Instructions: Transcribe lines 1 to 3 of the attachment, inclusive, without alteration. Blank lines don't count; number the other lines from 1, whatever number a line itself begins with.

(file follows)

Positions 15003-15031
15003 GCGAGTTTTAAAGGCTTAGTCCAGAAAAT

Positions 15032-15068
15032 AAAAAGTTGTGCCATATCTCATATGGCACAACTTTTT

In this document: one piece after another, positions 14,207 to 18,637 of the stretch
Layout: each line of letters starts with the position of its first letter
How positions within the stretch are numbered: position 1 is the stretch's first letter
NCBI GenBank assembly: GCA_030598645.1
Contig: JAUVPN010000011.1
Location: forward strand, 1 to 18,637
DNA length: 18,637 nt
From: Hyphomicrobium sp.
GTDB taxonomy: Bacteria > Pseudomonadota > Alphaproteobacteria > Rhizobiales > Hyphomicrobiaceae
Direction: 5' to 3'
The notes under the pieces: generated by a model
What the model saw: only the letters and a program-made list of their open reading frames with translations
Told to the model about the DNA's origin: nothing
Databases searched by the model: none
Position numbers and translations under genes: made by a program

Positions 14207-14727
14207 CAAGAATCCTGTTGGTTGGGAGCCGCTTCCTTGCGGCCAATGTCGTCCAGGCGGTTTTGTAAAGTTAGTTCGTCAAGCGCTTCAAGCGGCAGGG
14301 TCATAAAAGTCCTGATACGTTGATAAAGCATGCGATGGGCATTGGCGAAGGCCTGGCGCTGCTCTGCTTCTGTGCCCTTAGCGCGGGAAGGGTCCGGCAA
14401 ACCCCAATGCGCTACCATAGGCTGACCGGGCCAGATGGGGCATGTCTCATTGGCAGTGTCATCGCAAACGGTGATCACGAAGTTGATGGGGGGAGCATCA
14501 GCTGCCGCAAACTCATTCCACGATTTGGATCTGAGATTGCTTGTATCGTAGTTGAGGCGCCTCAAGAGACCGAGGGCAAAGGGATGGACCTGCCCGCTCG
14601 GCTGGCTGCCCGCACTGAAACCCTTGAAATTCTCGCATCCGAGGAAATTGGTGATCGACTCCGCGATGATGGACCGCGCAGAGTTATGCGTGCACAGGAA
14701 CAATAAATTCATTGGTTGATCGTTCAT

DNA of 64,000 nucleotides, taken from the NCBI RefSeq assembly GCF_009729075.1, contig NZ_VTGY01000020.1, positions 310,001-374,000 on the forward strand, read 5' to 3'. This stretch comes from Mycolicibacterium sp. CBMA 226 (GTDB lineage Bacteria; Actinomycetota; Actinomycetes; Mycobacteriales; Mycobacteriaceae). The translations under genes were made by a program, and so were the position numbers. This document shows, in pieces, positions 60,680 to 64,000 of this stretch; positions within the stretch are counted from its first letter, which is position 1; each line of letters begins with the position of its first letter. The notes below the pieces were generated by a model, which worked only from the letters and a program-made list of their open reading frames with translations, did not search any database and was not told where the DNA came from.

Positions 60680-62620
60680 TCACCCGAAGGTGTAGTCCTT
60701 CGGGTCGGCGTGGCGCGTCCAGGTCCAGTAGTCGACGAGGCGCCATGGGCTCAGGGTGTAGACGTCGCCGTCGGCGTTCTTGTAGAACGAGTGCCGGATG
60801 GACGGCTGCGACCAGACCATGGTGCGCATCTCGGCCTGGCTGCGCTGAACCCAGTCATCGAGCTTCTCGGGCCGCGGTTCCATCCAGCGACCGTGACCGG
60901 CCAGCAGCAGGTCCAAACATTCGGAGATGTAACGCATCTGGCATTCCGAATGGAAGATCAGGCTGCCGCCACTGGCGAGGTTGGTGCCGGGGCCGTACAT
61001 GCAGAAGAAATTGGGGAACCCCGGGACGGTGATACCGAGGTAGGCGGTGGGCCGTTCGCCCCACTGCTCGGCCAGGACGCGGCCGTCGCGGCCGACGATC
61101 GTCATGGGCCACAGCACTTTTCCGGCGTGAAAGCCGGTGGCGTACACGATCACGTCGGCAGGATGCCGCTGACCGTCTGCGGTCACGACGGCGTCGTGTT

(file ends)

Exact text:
Positions 15003-15031
15003 GCGAGTTTTAAAGGCTTAGTCCAGAAAAT

Positions 15032-15068